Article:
8. If it's newer than me, or I can remember it being a new car on the road, it can never be an "antique" or "collectible" in my mind... I have always been fascinated by Brass & Nickel-era cars, and have grown to like most cars of the 1930's and '40s... My interest starts to fade after about 1955 or so. I was born in 1967; when I started driving, my first car was a tired 1962 Falcon (23 years old at the time), and I kept working at getting older and older iron for daily drivers... Have worked my way back to a '28 Ford thus far... would like to get into a Brass or Nickel car while we still have gasoline to run them with... I have never had much interest in cars of "my" lifetime... VERY few ( if any) have tickled my fancy.
  9. Ersatz, Are you presently experiencing driveability issues with your Mercer ? Looks like you've got a Carter BB-1 updraft carb, which is about as good and "modern" an updraft as you can get, so it's not like you're fighting a primitive "air-valve carb" or other pre-historic "mixer"... Regards, Frank McMullen
  10. You might get away with it... depends on how warm your Mercer engine gets... does it have a thermostat ? By the late 1930's, vehicles with exhaust heat risers had them automatically controlled by a thermostatic spring, which allowed exhaust pressure to force the flapper open as the things heated-up and the spring relaxed. I have a 1941 De Soto with a flathead six and down-draft carb with automatic choke and an automatic heat riser that presently does not function (spring is broken). In cool to cold weather, there is a period between "cold-start" and "fully warmed-up to operating temperature (180*f)" where the choke has opened as it normally would, but the non-functioning heat riser is wide-open (no heat), and the result is a tremendous flat-spot in acceleration... I tied the heat riser closed as an experiment, and the flat-spot went away... My point is, while the fuels may have improved, your Mercer engine might still be on the cold-blooded side, and need the help of the heated intake. You certainly could experiment; if you find yourself having to use the choke more / longer during warm-up, that suggests the preheater is necessary, especially if the car sees a lot of short operating cycles where the engine doesn't get hot & stay hot long enough to "burn" / boil condensation / unburnt fuel blow-by out of the crankcase... Let us know your results...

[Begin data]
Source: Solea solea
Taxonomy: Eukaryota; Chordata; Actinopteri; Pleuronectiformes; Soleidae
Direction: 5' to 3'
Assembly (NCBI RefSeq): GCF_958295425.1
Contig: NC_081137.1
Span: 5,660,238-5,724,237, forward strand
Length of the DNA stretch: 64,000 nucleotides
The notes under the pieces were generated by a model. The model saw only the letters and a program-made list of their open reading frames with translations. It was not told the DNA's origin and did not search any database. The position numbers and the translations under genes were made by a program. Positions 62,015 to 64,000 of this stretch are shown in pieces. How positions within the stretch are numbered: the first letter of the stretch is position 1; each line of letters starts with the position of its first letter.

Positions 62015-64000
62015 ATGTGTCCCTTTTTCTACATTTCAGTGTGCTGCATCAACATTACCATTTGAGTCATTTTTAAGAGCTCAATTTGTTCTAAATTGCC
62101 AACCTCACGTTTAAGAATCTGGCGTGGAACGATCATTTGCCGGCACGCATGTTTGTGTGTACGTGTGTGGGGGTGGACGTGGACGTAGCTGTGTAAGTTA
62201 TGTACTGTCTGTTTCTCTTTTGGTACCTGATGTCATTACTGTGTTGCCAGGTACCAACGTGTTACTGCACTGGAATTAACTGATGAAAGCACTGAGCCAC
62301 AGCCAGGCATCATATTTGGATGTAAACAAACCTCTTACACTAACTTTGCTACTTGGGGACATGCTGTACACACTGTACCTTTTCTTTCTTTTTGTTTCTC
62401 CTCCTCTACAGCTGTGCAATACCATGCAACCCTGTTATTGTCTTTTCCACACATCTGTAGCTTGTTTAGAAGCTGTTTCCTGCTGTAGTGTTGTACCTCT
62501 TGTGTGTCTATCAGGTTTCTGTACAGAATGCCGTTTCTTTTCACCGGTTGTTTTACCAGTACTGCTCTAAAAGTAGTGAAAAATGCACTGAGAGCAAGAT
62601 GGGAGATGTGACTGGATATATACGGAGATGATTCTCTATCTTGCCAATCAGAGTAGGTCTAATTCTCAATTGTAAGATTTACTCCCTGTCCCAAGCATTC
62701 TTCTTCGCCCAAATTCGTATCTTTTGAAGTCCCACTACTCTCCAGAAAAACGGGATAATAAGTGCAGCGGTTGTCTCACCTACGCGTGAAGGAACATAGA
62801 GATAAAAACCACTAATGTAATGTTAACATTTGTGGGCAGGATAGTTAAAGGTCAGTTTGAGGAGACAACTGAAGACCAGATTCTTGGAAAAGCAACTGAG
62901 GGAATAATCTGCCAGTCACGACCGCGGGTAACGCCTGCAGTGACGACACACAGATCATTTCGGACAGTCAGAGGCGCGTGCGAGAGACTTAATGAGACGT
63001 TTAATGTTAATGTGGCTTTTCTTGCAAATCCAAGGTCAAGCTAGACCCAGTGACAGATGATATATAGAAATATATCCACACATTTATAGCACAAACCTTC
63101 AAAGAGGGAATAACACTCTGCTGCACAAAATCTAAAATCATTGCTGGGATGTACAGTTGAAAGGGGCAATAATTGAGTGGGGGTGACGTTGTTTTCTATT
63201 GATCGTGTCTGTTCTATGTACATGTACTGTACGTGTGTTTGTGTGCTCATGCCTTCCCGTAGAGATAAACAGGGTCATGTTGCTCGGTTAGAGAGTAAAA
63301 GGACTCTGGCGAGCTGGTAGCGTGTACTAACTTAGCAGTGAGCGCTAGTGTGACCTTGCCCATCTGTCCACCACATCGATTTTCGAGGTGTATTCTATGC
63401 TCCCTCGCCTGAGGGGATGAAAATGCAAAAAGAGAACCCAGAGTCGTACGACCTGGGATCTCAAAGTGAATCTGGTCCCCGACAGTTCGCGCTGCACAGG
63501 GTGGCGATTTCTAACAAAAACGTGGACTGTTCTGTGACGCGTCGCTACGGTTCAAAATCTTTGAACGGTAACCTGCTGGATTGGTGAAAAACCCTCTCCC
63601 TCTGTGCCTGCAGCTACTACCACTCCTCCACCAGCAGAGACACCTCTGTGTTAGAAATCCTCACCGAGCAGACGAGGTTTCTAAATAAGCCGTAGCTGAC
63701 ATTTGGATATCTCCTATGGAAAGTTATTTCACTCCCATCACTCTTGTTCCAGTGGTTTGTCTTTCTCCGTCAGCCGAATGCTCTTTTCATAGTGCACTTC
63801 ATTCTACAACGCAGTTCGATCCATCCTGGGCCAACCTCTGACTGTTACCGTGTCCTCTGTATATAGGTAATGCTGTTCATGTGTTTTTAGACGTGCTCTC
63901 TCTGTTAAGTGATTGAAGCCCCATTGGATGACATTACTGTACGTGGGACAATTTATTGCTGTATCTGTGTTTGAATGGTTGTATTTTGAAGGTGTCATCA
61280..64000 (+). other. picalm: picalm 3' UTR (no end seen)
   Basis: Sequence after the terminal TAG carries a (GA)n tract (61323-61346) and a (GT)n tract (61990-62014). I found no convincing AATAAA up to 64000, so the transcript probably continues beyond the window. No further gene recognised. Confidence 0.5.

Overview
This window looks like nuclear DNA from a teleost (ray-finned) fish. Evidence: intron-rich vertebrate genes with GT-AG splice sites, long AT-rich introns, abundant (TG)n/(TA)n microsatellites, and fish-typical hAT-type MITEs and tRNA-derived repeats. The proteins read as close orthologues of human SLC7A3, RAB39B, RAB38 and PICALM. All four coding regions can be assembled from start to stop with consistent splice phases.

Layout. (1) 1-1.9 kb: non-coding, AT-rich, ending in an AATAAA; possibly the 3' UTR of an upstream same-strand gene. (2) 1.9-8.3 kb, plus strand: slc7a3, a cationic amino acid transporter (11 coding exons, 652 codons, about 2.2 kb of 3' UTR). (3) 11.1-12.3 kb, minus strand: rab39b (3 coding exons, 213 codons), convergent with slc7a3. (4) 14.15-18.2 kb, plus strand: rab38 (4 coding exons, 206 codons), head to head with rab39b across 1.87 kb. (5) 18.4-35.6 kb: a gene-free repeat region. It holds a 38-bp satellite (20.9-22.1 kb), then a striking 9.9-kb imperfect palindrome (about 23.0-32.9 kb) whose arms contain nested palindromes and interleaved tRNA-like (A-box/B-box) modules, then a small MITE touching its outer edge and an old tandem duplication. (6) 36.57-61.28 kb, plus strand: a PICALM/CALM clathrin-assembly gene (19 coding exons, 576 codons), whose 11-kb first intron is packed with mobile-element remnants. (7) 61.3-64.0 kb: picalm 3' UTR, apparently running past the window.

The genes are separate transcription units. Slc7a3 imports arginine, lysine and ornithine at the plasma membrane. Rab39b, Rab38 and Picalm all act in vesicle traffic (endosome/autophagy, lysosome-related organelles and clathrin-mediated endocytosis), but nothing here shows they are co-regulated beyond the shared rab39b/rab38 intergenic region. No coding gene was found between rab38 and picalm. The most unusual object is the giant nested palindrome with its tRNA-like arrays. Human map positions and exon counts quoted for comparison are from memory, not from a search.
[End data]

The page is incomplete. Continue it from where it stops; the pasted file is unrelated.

11. You're right, they are not the same car. The car on the right appears to be an Overland, judging by the shape of the radiator and the badge on same.
  12. This is also a GM wheel; probably 1939-46. This is a three-piece rim, with a locking ring, side flange, and rim section. The later rims with the 6+ " center hole may fit older trucks, but these rims with the 5" center hole generally do not fit the later trucks, as the center hole is too small to go over the hub. For what it's worth, 1938 -33 Chevy truck wheels are generally flatter in the center disc and have more triangular vent holes, and can accomodate only 6.00 / 6.50 x 20 tires (you'll often see 32 x 6 tires on these older wheels).
  13. Not 1930's. It is probably GM; Looks to me like a 1947 - later two-piece wheel: splits in the middle of the center-channel; these are often referred to as "widow-makers".